Renforth Resources (CSE:RFR, OTC:RFHRF, WKN:A2H9TN) continues to advance its Surimeau polymetallic project in Quebec, adjacent to the Canadian Malartic mine, the largest gold mine in Canada, and about 20 km south of Agnico Eagle’s LaRonde mine.
According to Renforth, information gleaned from drilling and trenching the Victoria West target, along with surface sampling, create an area of interest that includes about 5 kilometers of strike on the western end of a 20-kilometer magnetic anomaly.
The company interprets this anomaly to be a nickel-bearing ultramafic sequence unit, which occurs alongside, and is intermingled with, VMS-style copper-zinc mineralization.
In fact, Renforth considers the style of mineralization to be an “Outokumpu-like” occurrence, referring to a district in eastern Finland known for several unconventional sulfide deposits with economic grades of copper, zinc, nickel, cobalt, silver and gold. About 50 million tonnes of ore averaging 2.8% Cu, 1% Zn and 0.2% Co, along with traces of Ni and Au, were mined from three deposits between 1913 and 1988.
Renforth is fortunate enough to have a nickel sulfide deposit at surface whose secrets it is just starting to reveal to the market.
Just how large this nickel sulfide system is, remains to be seen.
RFR is clearly hoping to find nickel sulphides that when refined would be appropriate for lithium-ion batteries. This would make the project and/ or the company attractive to potential acquirers.
The Surimeau project occurs within a unique geological setting, where two types of mineralization, formed from completely different geological processes, are “mashed together” in one distinct orebody. Renforth’s Surimeau project is best described as a magmatic nickel sulfide deposit, juxtaposed with a copper-zinc volcanogenic massive sulfide deposit.
The first type of deposit, which may contain nickel, cobalt and platinum group elements (PGEs), is associated with ultramafic rocks. The second type, volcanogenic massive sulfides (VMS), were formed on or near the ocean floor during ancient underwater volcanic activity.
VMS deposits are sought after for mining because they usually contain a mix of base metals such as zinc, lead, copper, and sometimes precious metals including silver and gold. The minerals usually form massive sulfide mounds or layers, making them relatively easy to extract.
At Surimeau, the results from current (2020-21) and historical exploration indicate there is a confluence of magmatic nickel, copper and possibly PGEs (Renforth is still assaying results from a recent drill program and when those are available, the mineralogy will become clearer).
To fully understand what Renforth has at Surimeau, it is helpful to describe the two deposit types and identify analogues.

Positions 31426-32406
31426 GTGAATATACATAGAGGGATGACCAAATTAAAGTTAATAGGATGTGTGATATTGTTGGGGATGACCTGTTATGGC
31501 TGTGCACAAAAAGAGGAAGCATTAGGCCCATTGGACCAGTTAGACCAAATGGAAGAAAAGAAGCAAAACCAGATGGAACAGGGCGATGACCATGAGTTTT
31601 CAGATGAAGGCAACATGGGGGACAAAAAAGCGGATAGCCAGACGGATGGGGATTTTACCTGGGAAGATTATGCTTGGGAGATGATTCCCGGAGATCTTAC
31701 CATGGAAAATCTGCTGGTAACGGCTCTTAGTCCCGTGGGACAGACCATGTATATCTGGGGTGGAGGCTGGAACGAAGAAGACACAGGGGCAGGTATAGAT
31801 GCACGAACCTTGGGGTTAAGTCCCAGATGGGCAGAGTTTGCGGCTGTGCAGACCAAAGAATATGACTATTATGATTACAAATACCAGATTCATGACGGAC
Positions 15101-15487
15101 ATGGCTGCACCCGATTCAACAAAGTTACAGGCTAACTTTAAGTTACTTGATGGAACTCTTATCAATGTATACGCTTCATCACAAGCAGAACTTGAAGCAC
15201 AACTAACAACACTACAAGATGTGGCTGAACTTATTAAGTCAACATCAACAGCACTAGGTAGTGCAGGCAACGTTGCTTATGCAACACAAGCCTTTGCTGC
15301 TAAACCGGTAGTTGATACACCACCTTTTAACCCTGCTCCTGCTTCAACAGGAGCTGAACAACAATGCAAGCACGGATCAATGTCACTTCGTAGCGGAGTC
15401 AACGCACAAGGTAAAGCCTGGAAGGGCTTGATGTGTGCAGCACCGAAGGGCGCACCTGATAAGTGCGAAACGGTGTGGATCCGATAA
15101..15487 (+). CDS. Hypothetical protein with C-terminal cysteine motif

Ultramafic nickel sulfide deposits
Ultramafic rocks are igneous rocks with a low silica content, rich in minerals such as hypersthene, augite and olivine, formed from very high temperature (~1400oC) melts.
For ultramafic rocks to contain sulfide-hosted (i.e. recoverable) nickel, they must be adulterated by sulfur. When the rocks crystallize, usually the main mineral to form is olivine. If sulfur is introduced into the melt before olivine forms, liquidized copper and nickel sulfide melt separates from the silicate melt like oil and water, with the sulfide liquid sinking to the base and forming Ni-Cu rich sulfide accumulations.
A classic example of an ultramafic nickel sulfide deposit is the Kambalda District of Western Australia. Occupying 400 square kilometers, the Kambalda nickel field is underlain by two sequences of ultramic, mafic, felsic volcanic and sedimentary rock. The ores contain various proportions of massive, matrix and disseminated sulfides.
The key setting is the basal contact between the ultramafic rock hosting nickel mineralization and the underlying volcanic and sedimentary strata. Geologists are looking for the ancient ultramafic lava channels that flowed over the basalt surface. It is at the base of these channels where economic nickel sulfide mineralization can potentially accumulate.
Much of the nickel produced from the Kambalda District came from a few very large (>100,000 tonnes) nickel mines, all of which are located around the Kambalda Dome, where nickel has been mined from seven ore systems including Otter Juan, the largest producer in the district.
A Canadian example of nickel-bearing ultramafic orebodies that RFR thinks is similar to what Renforth has at Surimeau are deposits in the Thompson Nickel Belt of northern Manitoba.
The Thompson nickel deposits occur over a 130-km north-northeast trending interval, 660 km north of Winnipeg.
The Thompson Nickel Belt hosts over 18 nickel deposits and is estimated to have produced over 5 billion pounds of nickel since 1959. The nickel deposits are within the Opswagan Group, a sulfide-rich package of rocks infused by ultramafic intrusions. The nickel deposits are located within the ultramafic sills or in the metasediments close to the sills (a sill is a flat intrusion of igneous rock, that forms between pre-existing rock layers).
Between the Mid to late Archean and the Holocene — the current geological period — volcanogenic massive sulfides (VMS) formed and are forming today on the ocean floor during underwater volcanic activity. Where the Earth’s crust was thin, magma boiled up, forming volcanoes which have associated very hot (>380oC) seawater plumes (“black smokers”) that contain zinc, copper, and some lead, silver and gold that spewed into the ocean.